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The hen gathers her chicks to protect them from impending danger

The mother hen is thought to contribute decisively to regulating the chicks’ rhythms of activity and rest.

ZOE AUTOR 102/Antonio_Cruz TRADUCTOR Roger Marshall 14 DE ENERO DE 2024 11:00 h
Photo: [link]Michael Anfang[/link], Unsplash CC0.

The natural instincts of the hen and other poultry is to spread their wings over their chicks to protect them from the cold, the heat of the sun, heavy rain or the threat of predators.



This fact was common knowledge in Bible times, both in the Old and New Testaments, as is clear, for example, in the words of the psalmist: “How priceless is your unfailing love, O God! People take refuge in the shadow of your wings” (Psalm 36:7). And in those of Jesus Christ himself: “Jerusalem, Jerusalem, you who kill the prophets and stone those sent to you, how often I have longed to gather your children together, as a hen gathers her chicks under her wings, and you were not willing” (Matthew 23:37).



Now we know that communication between the chicks and their mother begins even before they are hatched. It appears that the embryos call out repeatedly to the hen, and these sounds help them so synchronise their exit from the shell. After they are hatched, the chicks are perfectly able to distinguish between the clucking of their own mother and that of other hens.



However, during the first three weeks of their lives they are unable to regulate their body temperature, so they must regularly seek the warmth of their mother, who is always ready to gather them under her wings to protect them. The mother hen is thought to contribute decisively to regulating the chicks’ rhythms of activity and rest.



[destacate]During the first three weeks of their lives they are unable to regulate their body temperature, so they must regularly seek the warmth of their mother[/destacate]Hens communicate through clucking and body language. The sounds that they emit express emotional states, attitudes of dominance or leadership, alarm or situations of risk, mating calls, etc., though the appearance they assume at each moment is often difficult to interpret.



They have a whole repertoire of gestures and signals through which they communicate euphoria, pain, sickness, fear, sadness, happiness or a state of alertness. When they detect the presence of a dangerous bird of prey flying overhead, hens instinctively open their wings to cover their chicks and they lie low on the ground to hide and remain unnoticed. But on other occasions, they can react with great courage to defend their young. At times, hens have been seen confronting animals much larger than themselves, like sheep or cows, when they come too close to their chicks.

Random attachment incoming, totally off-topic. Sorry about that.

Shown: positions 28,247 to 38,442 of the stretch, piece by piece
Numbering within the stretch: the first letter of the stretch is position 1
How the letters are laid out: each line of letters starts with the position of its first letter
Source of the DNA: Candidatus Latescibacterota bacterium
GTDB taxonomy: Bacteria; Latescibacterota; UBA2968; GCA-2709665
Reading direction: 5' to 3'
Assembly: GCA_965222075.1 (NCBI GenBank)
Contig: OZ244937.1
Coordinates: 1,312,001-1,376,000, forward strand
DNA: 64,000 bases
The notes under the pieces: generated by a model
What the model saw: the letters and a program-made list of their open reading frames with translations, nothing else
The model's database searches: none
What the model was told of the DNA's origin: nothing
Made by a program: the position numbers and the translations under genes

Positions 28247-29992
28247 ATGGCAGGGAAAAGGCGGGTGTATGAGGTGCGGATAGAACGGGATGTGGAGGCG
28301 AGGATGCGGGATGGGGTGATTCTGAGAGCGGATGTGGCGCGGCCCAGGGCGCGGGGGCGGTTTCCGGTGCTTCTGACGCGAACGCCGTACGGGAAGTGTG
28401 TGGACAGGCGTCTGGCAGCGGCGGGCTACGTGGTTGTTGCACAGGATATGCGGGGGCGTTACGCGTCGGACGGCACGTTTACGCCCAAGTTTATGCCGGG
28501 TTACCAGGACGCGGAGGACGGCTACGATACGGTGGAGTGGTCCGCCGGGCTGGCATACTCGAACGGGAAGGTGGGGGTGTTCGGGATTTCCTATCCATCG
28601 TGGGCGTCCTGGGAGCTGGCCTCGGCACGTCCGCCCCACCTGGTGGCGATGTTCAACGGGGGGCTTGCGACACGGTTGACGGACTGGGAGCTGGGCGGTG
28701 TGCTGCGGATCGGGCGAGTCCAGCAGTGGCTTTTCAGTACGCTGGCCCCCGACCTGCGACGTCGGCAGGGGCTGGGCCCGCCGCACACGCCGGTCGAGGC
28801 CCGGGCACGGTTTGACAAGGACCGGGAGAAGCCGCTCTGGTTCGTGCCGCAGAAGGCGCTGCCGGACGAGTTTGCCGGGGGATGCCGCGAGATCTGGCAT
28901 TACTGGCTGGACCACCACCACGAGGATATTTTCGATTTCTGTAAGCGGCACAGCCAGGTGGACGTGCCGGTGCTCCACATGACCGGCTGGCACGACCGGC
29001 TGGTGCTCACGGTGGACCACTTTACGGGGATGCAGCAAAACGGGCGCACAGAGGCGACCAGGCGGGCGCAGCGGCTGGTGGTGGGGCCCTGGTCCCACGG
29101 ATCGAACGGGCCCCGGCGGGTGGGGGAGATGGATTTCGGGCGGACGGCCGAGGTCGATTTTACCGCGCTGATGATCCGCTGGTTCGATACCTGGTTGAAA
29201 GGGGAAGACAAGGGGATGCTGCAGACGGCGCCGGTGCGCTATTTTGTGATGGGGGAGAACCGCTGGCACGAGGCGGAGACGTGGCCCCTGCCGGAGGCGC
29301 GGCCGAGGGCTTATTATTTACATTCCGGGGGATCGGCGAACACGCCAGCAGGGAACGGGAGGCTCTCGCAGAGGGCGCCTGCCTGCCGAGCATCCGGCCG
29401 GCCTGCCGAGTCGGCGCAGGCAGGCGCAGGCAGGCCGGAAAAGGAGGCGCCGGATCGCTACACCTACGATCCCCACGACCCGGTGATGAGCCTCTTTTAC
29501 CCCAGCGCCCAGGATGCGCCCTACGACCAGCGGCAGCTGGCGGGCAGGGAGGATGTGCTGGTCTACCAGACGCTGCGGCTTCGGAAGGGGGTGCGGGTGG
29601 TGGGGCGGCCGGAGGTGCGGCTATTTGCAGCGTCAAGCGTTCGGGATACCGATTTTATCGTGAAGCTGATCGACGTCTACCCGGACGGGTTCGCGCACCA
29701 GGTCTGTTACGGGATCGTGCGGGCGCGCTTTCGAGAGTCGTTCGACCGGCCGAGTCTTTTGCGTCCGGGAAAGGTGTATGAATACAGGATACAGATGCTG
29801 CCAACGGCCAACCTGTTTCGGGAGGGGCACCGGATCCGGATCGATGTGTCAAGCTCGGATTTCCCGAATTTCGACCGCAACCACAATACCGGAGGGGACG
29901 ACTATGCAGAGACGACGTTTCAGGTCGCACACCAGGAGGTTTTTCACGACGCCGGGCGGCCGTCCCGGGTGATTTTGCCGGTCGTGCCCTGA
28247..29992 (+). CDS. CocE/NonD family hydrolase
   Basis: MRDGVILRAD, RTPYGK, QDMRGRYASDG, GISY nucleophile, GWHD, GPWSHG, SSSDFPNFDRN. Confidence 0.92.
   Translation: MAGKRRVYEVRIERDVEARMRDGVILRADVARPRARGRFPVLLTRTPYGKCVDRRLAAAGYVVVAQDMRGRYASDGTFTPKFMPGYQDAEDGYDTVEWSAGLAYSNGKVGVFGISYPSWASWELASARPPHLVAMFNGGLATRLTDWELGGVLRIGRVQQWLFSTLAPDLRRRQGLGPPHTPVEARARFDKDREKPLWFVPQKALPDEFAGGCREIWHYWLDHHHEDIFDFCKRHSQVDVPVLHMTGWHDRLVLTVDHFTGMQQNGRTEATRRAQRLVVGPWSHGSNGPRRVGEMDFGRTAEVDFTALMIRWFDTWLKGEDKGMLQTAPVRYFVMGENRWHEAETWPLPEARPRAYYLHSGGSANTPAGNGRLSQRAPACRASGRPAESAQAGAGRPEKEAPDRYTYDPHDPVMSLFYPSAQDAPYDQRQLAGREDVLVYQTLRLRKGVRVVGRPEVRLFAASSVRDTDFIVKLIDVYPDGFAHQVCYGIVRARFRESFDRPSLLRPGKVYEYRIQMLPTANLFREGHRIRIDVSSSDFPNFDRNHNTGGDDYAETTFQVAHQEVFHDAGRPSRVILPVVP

Jesus Christ’s lament over Jerusalem in which he compares himself to a hen protecting her young (Matthew 23:37), is nothing short of his final farewell to the thousand-year-old city. The Master thus sums up God’s desire to bring the city’s inhabitants under the protection of his wings of refuge. God always wanted, like the birds hovering overhead, to shield Jerusalem, to deliver it, ‘pass over’ it and save it (Isaiah 31:5). But the inhabitants of Jerusalem never wanted to be saved.



[destacate]The sparrowhawk, the falcon or the fox would first have to kill the hen in order to prey on the chicks[/destacate]As soon as the chicks hear the alarm call from their mother they run as fast as they can to take shelter under her wings. The sparrowhawk, the falcon or the fox would first have to kill the hen in order to prey on the chicks. In the same way, the Lord Jesus achieved the deliverance of the Jews from the forthcoming destruction. But they refused to believe him. That was why the Son of the Most High, on the occasion of his triumphal entry into Jerusalem, wept over the city and prophesied its impending doom. (Luke 19:41-44).


And, as a matter of fact, this was precisely what happened in 70 AD. Jerusalem was besieged by the emperor Titus, and Hebrew temple was laid waste. It was all over in 73 AD, with the fall of Masada at the hands of the Roman army. What would have happened if Jerusalem had believed their Messiah? Would that have altered the course of history?



What is certainly true is that Israel’s capital habitually sacrificed the prophets of God and stoned those he sent to them, as is clear from the numerous tombs around the edges of the “holy city”. Jesus knew that the same fate awaited him. And, despite everything, his attitude to them was like that of the tender and caring hen which utters its lament against the eagle that is bearing down on them. 



He knew that God would finally abandon the temple, which had become a den of corrupt traders and money-changers. This temple would no longer be the place where God dwelt, but the location of the “abomination of desolation” (Matthew 24:15), an empty and derelict house because the one who sustained it was no longer present in it. Instead of the “house of God” the temple would become a mere “house of man”.



Chapter 23 of the gospel of Matthew ends with these words: “For I tell you, you will not see me again until you say, ‘Blessed is he who comes in the name of the Lord” (Matthew 23:39). The Master is prophesying here that Jerusalem will not see him again until his Parousia, his coming in glory at the end of history. The Israel that rejects Jesus will see him return in the name of the Lord, but will it be too late?



[analysis]

[title]One more year[/title]

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